Stocks will limp into the next week at levels not seen since the Bear Stearns debacle, with no hope of a boost from the

Federal Reserve

.

Oil and other commodity prices rallied again last week while credit conditions worsened on Wall Street and the dollar weakened further.

The Fed, which will release its June decision on interest rates Wednesday, will almost certainly hold steady, leaving investors to parse through its policy statements for any sign of what will come next.

"Our view is that the pressures on the Fed are going to get worse over the next few months," says Lehman Brothers economist Ethan Harris. "They're going to face headline inflation of about 5% with the release of the August CPI, but simultaneously, they'll see a continued string of weak labor market reports with a rising unemployment rate, so those two pieces of data are going to offset each other and leave the Fed with its hands tied."

Crude oil futures bubbled up again Friday to close near $135 a barrel while stocks tanked. The

Dow Jones Industrial Average

lost 3.8% over the week and fell back below the 12,000 mark to finish up at its lowest close since March 10. The

S&P 500

shed 3% to hits its lowest close since March 28, and the

Nasdaq Composite

dropped 2%.

The latest spike in crude came after

The New York Times

reported Friday that Israel has performed a military exercise in potential preparation for a bombing of Iran's nuclear facilities. The market's reaction was a stark demonstration of the sensitivities that exist on Wall Street to geopolitical shocks as it grapples with a relentless financial crisis.

Against that backdrop, Saudi Arabia was to host an oil conference over the weekend aimed at calming jitters in global markets about fossil fuel supplies. RGE Monitor analyst Rachel Ziemba says the Saudis want to show investors that they're concerned about the toll that high oil prices are taking on the global economy.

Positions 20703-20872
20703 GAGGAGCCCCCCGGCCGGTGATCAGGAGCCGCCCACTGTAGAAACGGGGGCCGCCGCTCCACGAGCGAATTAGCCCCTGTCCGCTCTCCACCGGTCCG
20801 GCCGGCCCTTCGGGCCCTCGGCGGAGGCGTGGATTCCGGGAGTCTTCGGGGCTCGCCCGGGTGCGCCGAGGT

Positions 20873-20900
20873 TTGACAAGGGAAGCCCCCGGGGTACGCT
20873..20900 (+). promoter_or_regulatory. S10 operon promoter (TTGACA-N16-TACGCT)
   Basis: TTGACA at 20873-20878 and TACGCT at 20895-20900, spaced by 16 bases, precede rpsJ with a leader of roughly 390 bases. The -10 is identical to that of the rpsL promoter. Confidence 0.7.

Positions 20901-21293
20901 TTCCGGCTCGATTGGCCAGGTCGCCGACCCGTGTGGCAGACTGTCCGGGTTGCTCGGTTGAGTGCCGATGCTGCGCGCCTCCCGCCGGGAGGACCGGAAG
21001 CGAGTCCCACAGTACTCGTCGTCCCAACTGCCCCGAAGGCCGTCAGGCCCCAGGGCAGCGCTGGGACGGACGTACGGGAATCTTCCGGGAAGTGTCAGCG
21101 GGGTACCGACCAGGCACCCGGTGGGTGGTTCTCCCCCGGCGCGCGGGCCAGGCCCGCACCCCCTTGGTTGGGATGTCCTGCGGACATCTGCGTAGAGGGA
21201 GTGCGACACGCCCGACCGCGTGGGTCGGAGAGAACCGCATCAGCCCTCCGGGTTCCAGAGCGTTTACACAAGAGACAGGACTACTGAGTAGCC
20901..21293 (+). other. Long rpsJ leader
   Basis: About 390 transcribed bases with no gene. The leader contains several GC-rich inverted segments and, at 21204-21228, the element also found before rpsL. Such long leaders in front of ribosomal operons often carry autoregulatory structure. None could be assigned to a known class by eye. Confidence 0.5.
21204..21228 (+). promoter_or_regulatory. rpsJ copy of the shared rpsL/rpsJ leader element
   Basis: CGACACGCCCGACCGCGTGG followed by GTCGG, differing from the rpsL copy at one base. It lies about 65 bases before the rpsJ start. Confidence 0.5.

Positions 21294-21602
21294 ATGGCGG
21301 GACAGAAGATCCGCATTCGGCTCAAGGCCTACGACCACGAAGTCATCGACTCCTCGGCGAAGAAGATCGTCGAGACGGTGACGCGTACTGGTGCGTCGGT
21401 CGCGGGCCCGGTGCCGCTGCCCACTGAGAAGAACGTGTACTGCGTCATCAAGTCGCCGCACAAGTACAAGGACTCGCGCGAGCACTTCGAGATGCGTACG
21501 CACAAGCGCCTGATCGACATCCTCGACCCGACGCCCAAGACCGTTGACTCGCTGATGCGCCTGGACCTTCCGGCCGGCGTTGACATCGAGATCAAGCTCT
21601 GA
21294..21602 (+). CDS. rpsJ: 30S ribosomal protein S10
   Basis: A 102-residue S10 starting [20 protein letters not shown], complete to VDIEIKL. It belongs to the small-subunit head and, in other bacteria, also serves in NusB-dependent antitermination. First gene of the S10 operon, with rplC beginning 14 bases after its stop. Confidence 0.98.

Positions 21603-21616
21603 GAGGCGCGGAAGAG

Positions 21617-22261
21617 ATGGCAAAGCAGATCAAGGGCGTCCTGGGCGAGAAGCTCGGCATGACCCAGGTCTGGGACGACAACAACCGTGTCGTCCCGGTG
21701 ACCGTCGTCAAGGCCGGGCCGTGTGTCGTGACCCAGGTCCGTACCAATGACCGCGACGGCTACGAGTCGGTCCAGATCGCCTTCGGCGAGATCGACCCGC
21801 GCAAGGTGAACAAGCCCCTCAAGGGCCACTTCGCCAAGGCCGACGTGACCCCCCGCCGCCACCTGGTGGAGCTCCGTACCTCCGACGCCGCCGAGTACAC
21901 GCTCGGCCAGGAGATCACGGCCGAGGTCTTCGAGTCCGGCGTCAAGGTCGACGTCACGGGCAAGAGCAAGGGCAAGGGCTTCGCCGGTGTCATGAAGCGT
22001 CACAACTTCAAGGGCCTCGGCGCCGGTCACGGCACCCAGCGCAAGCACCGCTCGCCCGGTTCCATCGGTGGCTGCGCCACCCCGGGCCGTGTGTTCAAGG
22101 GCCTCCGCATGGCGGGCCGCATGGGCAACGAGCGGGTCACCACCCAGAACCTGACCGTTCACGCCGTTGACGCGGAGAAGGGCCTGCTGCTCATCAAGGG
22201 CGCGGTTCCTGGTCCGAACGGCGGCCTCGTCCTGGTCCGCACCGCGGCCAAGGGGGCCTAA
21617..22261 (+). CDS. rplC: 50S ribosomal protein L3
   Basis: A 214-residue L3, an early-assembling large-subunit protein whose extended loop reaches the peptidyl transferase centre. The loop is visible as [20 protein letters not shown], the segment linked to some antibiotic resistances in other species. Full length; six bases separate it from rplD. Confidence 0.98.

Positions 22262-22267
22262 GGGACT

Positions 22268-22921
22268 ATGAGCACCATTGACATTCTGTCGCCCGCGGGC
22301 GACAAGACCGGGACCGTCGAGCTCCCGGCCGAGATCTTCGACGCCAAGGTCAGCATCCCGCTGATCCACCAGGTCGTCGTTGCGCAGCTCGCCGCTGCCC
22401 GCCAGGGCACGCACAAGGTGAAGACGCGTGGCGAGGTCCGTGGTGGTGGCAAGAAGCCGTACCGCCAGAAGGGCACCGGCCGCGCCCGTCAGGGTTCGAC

"We may start to see some market actors begin to acknowledge that oil is at its peak and may start trending downward," says Ziemba. "Rising global demand for commodities underpins the bull markets in commodities, but oil and other markets have gone too far. At some point, there will be a more sustained pullback."

Ziemba notes the Saudis already have added a half-million barrels a day to global supplies in recent weeks, and they may add more. Meanwhile, demand for gasoline in the U.S. and Europe is waning as consumers adjust to higher prices; China is lowering its gasoline subsidies. Also, she says the Fed has played a role in pushing oil prices higher.

"The aggressive easing that we've seen from the Fed and injection of liquidity has found its way into the energy markets," says Ziemba.

Meanwhile, in the U.S. stock market, financials are getting pounded as investors factored in a fresh round of writedowns on mortgage-related securities.

Lehman Brothers

( LEH) dropped 8% last week amid lingering questions about its ability to survive the credit crunch in the wake of Bear Stearns' collapse.

Citigroup

(C) - Get Report

shed 5%,

Morgan Stanley

(MS) - Get Report

lost 8% and

Merrill Lynch

( MER) was down 6%.